> Class Projects > Air Pong

December 2018


What if you could move the game of pong into the real world? Pong is an arcade game that simulates table tennis. Players compete against each other by controlling in-game paddles on the left or right side of the screen to hit a ball back and forth. Points are earned when a player fails to return the ball to the other. In our real-world version of Pong, Air Pong, a drone is the ball and the people are the paddles.

This team project consisted of a closed feedback loop that was divided into three parts: Visualization, Controls, and Communications. I implemented object detection and visualization. My goal was to decode and process data from the camera, and then output the necessary coordinate information for Controls, so that the drone knew where to fly. Ultimately, we were unable to integrate all the separate modules together in order to present a complete product, so I will show just the Visualization part here!


A camera that hangs from the ceiling uses computer vision to track the real-time locations of the drone and players within a defined playing field. The physical positions of the players represent the locations of the paddles, and the physical position of the drone represents the location of the ball. We used an FPGA to process camera and sensor data, create game logic, and define controls to send commands to the drone in 3D space. While the game is in motion, a visualization of the real world pong game appears on the VGA monitor.

This project was primarily implemented in Verilog, compiled with the Xilinx ISE software, and programmed into the labkit's FPGA. Labs involved learning about using breadboards, clocks, LEDs, switches, generic i/o signals, and logic analyzer connectors. The labkit's setup came with a dedicated video DAC that drives the VGA monitor, and a 4MB of high-speed synchronous ZBT memory that was soldered onto the labkit PCB. A parrot bebop drone was used as the "ball".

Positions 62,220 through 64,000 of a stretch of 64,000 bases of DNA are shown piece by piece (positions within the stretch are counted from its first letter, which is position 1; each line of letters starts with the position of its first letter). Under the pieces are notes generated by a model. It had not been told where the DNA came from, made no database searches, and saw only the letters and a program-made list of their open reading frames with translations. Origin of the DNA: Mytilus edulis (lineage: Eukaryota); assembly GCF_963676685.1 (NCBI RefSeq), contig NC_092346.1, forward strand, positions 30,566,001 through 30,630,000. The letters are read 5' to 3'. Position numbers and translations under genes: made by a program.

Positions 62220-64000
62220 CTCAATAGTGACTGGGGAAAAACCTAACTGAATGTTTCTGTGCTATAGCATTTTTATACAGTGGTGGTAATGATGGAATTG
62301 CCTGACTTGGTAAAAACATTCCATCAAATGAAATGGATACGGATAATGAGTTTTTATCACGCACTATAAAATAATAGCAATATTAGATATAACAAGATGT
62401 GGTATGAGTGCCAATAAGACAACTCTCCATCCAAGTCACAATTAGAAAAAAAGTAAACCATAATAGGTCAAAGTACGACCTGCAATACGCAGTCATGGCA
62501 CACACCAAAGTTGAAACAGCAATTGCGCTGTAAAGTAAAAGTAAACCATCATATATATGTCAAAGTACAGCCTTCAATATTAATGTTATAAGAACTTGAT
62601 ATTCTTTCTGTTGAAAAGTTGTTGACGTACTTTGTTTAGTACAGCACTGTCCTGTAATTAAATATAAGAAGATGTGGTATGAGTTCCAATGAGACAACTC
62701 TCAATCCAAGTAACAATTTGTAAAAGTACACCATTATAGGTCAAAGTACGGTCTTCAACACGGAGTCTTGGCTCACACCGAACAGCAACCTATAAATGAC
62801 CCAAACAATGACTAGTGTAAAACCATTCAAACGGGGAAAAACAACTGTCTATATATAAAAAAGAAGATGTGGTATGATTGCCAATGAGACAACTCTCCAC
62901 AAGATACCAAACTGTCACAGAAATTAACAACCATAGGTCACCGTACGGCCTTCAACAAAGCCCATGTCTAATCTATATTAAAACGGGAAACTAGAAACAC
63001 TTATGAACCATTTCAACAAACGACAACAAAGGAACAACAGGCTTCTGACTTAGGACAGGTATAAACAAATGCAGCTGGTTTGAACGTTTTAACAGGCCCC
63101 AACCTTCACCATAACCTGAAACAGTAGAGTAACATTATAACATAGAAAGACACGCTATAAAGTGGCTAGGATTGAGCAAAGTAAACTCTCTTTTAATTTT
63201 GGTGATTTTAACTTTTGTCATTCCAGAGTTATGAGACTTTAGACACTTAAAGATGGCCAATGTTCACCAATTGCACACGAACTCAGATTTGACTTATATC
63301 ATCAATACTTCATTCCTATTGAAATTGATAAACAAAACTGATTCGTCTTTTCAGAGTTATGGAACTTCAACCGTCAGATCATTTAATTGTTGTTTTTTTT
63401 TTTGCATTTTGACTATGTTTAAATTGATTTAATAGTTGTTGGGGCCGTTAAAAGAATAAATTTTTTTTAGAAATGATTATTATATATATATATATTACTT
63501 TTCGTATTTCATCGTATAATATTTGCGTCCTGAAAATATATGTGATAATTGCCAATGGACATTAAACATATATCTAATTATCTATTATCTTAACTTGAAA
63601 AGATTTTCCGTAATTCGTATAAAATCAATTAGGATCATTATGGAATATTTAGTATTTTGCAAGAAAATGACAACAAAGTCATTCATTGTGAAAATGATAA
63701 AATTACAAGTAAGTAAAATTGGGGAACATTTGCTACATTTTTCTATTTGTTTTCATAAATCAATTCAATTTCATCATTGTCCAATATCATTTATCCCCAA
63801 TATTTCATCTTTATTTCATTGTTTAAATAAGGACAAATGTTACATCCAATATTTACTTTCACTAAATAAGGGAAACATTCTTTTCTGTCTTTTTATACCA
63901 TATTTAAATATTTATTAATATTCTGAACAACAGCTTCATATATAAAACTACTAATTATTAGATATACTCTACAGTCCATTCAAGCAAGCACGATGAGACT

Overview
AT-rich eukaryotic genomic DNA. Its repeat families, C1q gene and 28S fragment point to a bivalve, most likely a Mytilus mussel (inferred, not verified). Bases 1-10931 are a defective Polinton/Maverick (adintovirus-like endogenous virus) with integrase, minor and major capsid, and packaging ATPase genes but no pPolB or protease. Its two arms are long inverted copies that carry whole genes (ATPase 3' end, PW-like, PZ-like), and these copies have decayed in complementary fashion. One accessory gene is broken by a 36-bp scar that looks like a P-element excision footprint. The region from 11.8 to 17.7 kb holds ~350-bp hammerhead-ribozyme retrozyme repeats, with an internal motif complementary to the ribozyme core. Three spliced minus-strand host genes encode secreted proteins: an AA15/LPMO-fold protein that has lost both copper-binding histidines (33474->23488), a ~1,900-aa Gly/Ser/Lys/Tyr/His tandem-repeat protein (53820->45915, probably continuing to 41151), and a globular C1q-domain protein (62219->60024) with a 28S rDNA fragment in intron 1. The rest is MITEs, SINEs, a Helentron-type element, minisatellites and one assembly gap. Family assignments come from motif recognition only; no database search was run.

Final project for 6.111 Introductory Digital Systems Laboratory.

Read our Final Project Paper!
View the code here.

Using movable crosshairs to specify objects to track. Includes pong and paddle overlay.

Chroma keying objects by thresholding HSV values. The colored pixels represent values within threshold.

Example of badly thresholded values. What happens when you key the green background instead of the pink paper.

NTSC camera mounted to the ceiling.

Labkit's FPGA

System Setup: FPGA, VGA Display Monitor, and Xilinx ISE software.

Parrot Bebop Drone

Green screen taped to the floor, with real-life pong (drone) and paddles (colored paper).

Air Pong Visualization Demo
(implemented in Verilog)